The Gerbera Daisy is the 5th most popular flower in the world. This flower comes in a variety of bright and pastel colors, making it perfect for any occasion.
Origins & Symbolism
The Gerbera Daisy was first discovered by a Scotsman named Robert Jameson near Barberton, South Africa. It was found in 1884, but it wasn’t until 40 years later that this type of daisy was cultivated. The scientific name for this flower is Gerbera Jamesonii, named after the German botanist Traugott Gerber and Robert Jameson. Other names include African Daisy, Barberton Daisy and Transvaal Daisy.
The Gerbera Daisy is a symbol of innocence, purity and cheerfulness. It is a member of the family of daisies, asters and sunflowers. Legend has it that the Gerbera is a symbol for modesty. According to the legend, a nymph, so incredibly beautiful, was never left alone by suitors. She was so tired of being followed that one day the nymph, in order to have peace, decided to turn herself into a Gerbera Daisy.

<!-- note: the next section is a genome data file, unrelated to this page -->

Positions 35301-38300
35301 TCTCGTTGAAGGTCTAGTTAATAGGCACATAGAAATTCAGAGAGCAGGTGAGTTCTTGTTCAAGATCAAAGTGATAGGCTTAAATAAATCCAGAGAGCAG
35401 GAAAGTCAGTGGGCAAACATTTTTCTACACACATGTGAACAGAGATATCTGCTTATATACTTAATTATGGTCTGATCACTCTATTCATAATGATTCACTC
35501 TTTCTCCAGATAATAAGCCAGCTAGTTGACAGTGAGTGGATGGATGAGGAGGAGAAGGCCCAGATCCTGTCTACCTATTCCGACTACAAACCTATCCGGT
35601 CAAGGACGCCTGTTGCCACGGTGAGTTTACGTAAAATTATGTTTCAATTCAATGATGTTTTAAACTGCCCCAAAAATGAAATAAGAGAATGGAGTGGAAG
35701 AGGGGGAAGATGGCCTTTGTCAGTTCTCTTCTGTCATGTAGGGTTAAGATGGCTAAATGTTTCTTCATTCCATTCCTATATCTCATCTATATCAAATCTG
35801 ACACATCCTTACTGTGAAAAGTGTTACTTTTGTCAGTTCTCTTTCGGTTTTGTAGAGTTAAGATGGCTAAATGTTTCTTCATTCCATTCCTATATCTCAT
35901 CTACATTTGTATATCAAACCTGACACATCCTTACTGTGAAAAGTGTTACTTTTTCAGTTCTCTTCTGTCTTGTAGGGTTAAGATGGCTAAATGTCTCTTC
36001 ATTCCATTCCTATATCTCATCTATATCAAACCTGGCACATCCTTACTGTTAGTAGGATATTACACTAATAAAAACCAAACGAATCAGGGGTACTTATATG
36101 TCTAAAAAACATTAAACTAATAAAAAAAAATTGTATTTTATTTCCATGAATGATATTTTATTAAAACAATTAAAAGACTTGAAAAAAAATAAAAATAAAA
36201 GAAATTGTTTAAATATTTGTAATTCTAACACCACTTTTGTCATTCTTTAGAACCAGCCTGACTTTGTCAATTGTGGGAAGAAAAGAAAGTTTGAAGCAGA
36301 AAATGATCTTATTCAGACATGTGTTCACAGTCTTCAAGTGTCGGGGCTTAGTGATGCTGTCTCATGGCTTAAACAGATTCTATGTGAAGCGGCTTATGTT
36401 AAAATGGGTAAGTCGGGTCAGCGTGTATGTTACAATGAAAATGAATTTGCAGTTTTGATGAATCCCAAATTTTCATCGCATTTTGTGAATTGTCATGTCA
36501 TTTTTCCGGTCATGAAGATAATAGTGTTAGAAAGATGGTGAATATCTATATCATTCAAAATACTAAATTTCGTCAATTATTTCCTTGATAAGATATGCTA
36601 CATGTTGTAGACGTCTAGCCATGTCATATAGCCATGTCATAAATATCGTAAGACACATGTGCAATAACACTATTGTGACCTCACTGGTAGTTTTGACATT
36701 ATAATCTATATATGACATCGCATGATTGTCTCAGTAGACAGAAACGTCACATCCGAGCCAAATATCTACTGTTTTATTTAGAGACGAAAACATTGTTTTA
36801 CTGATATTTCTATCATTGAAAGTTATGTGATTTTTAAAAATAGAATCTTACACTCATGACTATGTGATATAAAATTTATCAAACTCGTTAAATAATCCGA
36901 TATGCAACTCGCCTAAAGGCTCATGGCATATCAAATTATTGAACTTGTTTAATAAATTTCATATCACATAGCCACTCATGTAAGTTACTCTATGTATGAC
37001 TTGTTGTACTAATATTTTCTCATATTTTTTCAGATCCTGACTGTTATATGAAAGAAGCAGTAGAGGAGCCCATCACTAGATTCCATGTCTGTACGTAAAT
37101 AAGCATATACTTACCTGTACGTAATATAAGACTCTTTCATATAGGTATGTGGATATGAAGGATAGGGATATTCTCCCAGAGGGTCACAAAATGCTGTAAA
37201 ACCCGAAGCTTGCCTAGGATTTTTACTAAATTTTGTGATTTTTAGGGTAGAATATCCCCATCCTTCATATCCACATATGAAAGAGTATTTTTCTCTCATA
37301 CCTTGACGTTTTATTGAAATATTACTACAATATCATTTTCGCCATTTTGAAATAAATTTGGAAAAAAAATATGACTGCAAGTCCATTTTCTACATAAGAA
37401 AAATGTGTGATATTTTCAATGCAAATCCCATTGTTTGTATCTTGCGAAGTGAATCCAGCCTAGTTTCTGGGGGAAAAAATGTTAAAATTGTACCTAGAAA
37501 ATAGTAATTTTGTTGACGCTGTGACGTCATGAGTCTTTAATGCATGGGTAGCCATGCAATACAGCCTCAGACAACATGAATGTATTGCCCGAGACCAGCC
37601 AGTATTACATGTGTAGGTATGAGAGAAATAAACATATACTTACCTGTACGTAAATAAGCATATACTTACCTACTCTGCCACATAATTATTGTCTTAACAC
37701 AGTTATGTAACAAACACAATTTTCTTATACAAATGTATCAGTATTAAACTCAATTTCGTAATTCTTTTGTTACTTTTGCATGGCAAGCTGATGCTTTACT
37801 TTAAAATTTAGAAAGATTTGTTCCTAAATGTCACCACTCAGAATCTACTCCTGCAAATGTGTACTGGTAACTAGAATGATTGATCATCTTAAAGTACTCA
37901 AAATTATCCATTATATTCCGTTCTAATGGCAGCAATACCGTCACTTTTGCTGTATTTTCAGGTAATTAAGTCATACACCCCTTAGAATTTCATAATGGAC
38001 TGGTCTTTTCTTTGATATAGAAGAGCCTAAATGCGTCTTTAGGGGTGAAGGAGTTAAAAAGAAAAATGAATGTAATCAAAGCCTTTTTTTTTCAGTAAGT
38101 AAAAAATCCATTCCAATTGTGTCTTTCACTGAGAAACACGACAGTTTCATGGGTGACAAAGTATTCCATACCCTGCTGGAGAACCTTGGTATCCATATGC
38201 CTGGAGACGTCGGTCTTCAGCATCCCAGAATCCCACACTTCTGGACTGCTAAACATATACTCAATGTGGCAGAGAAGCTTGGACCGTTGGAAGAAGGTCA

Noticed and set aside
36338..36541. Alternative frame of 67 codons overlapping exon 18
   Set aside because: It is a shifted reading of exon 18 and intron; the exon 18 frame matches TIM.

It’s better to plant Gerbera Daisies in areas where it will get full to partial sunlight. Gerberas aren’t affected by high temperatures and can stand harsh sunlight. In cooler months, like November through May, make sure to only water when the soil becomes dry. This will ensure the flower’s growth is successful.
Note: The ASPCA listed Gerbera Daisies as non-toxic. They pose no danger to cats, dogs, or horses.
Gerbera Daisies come in many different colors. From orange to soft creams or blushes, each color holds a special meaning of beauty. Bright colors radiate positive energy and soft breams whisper innocence. In the United States, California and Florida produce a great amount of Gerbera flowers, but Netherlands and Columbia are the primary distributors of the cut version. These flowers often measure 7 inches across and remain fresh for 7-14 days, making them great for centerpieces and bridal bouquets.
Head to your local florist today and select a beautiful arrangement of Gerbera Daisies. You will be stunned by their beauty! Check back with the Bloomin’ Blog for more flower spotlights!